Then, for the first time, Daddy seemed to notice her: “Ellie, I think you’d be better off in school. At lunchtime I’ll take you over.”

  “Is it all right if I go outside now?”

  “Yes. But stay around the house.”

  Ellie ran for her jacket and was quickly out the door. It was the fifteenth of November, and the leaves were damp and felt sloshy underfoot. The sky was heavy with clouds, and she could tell it was going to rain again. Ellie wished they were back in Irvington where they used to live. It was lonesome here. Mrs. Hilmer’s house was the only other one on this road.

  Daddy had liked living in Irvington, but they’d moved here, five towns away, because Mommy wanted a bigger house and more property. They found they could afford that if they moved farther up in Westchester, to a town that hadn’t yet become a suburb of New York City.

  When Daddy said he missed Irvington, where he’d grown up and where they’d lived until two years ago, Mommy would tell him how great the new house was. Then he’d say that in Irvington we had a million-dollar view of the Hudson River and the Tappan Zee Bridge, and he didn’t have to drive five miles for a newspaper or a loaf of bread.

  There were woods all around their property. The big Westerfield house was directly behind theirs, but on the other side of the woods. Glancing back at the kitchen window to make sure no one had seen her, Ellie began to dart through the trees.

  Five minutes later she reached the clearing and ran across the field to where the Westerfield property began. Feeling more and more alone, she raced up the long driveway and darted around the mansion, a small figure lost in the lengthening shadows of the approaching storm.

  There was a side door to the garage, and that was the one that was unlocked. Even so, it was hard for Ellie to turn the handle. Finally she succeeded and stepped into the gloom of the interior. The garage was big enough to hold four cars, but the only one Mrs. Westerfield left after the summer was the van. Andrea and her friends had brought some old blankets to sit on when they went there. They always sat in the same spot, at the back of the garage behind the van, so that if anyone happened to look in the window, they wouldn’t be able to see them. Ellie knew that was where Andrea would be hiding if she was here.

  She didn’t know why she felt suddenly afraid, but she did. Now, instead of running, she had to practically drag her feet to make them move toward the back of the garage. But then she saw it—the edge of the blanket peeking out from behind the van. Andrea was here! She and her friends would never have left the blankets out; when they left, they always folded them and hid them in the cabinet with the cleaning supplies.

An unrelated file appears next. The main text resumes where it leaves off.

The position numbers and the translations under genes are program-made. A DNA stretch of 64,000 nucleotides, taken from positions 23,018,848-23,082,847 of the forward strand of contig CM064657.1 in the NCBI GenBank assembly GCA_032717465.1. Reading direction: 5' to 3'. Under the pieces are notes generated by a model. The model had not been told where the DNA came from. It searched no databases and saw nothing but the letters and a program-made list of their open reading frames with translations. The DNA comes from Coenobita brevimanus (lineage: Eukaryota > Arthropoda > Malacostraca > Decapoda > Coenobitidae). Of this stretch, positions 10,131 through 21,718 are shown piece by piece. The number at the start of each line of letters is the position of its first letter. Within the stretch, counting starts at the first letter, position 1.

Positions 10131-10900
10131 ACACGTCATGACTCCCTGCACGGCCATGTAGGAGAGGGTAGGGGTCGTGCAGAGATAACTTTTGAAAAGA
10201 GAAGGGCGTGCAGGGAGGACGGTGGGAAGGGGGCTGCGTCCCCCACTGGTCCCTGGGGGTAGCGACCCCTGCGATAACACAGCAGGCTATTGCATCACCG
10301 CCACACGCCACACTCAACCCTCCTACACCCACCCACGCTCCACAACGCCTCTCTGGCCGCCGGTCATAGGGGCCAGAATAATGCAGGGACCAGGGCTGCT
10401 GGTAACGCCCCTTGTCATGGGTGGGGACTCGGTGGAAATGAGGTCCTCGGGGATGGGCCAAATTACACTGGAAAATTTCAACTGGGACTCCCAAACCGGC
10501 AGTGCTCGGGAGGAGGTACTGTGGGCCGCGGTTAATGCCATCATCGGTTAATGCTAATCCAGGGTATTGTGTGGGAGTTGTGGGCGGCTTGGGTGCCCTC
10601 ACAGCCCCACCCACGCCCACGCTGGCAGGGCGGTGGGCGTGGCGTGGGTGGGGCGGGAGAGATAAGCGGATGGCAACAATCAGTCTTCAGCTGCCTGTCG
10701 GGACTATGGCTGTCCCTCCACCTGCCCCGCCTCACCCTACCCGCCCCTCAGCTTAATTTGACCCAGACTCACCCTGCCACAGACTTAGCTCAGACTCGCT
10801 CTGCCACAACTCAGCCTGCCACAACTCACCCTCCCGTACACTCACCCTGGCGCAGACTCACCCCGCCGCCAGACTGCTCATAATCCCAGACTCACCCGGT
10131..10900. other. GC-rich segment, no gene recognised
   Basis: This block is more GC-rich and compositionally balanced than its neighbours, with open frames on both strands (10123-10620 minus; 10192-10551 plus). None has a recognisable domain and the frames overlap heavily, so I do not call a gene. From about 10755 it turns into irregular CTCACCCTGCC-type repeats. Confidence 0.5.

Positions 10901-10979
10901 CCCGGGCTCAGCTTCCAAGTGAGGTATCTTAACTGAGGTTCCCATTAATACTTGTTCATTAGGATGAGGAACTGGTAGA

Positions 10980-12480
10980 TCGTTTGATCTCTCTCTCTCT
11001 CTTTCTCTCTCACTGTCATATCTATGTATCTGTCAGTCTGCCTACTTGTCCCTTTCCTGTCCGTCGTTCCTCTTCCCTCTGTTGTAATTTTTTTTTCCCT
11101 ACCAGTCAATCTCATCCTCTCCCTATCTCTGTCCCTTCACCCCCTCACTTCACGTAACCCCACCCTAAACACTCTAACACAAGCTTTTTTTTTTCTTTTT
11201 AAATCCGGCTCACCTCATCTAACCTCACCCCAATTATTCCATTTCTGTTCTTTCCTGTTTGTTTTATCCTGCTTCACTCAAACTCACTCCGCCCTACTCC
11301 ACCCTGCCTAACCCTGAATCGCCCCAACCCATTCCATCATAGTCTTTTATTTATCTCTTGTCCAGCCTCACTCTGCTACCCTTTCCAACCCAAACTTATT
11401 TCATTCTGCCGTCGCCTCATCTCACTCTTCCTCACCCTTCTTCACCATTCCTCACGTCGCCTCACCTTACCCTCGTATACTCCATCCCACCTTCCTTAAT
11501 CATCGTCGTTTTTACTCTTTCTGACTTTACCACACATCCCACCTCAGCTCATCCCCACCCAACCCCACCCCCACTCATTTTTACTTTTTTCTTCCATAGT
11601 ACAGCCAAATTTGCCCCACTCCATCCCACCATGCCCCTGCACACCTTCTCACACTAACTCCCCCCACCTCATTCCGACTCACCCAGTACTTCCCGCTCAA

“Andrea . . .” Now she ran, calling softly so that Andrea wouldn’t be scared. She was probably asleep, Ellie decided.

  Yes, she was. Even though the garage was filled with shadows, Ellie could see Andrea’s long hair trailing out from under the blankets.

  “Andrea, it’s me.” Ellie sank to her knees beside Andrea and pulled back the blanket covering her face.

  Andrea had a mask on, a terrible monster mask that looked all sticky and gummy. Ellie reached down to pull it off, and her fingers went into a broken space in Andrea’s forehead. As she jerked back, she became aware of the pool of Andrea’s blood, soaking through her slacks.<
br />
  Then, from somewhere in the big room, she was sure she heard someone breathing—harsh, heavy, sucking-in breaths that broke off in a kind of giggle.

  Terrified, she tried to get up, but her knees slid in the blood and she fell forward across Andrea’s chest. Her lips grazed something smooth and cold—Andrea’s gold locket. Then she managed to scramble to her feet, and she turned and began to run.

  She did not know she was shrieking until she was almost home, and Ted and Genine Cavanaugh ran into the backyard to see their younger daughter burst out of the woods, her arms outstretched, her little form covered in her sister’s blood.


  WITH THE EXCEPTION of when his team practiced or had a game during the baseball season, sixteen-year-old Paulie Stroebel worked in Hillwood’s service station after school and all day Saturday. The alternative was to help out during those same hours at his parents’ delicatessen a block away on Main Street, something he’d been doing from the time he was seven years old.

  Slow academically, but good with things mechanical, he loved to repair cars, and his parents had been understanding of his desire to work for someone else. With unruly blond hair, blue eyes, round cheeks, and a stocky five-foot-eight frame, Paulie was considered a quiet, hardworking employee by his boss at the service station and something of a dopey nerd by his fellow students at Delano High. His one achievement in school was to be on the football team.

  On Friday, when word of Andrea Cavanaugh’s murder reached the school, guidance counselors were sent to all the classes to break the news to the students. Paul was in the middle of a study period when Miss Watkins came into his classroom, whispered to the teacher, and rapped on the desk for attention.

  “I have very sad news for all of you,” she began. “We have just learned . . .” In halting sentences she informed them that sophomore Andrea Cavanaugh had been killed, the victim of foul play. The reaction was a chorus of shocked gasps and tearful protests.

  Then a shouted “No!” silenced the others. Quiet, placid Paulie Stroebel, his face twisted in grief, had sprung to his feet. As his classmates stared at him, his shoulders began to shake. Fierce sobs racked his body, and he ran from the room. As the door closed behind him, he said something in a voice too muffled for most of them to hear. However, the student seated nearest the door later swore that his words were “I can’t believe she’s dead!”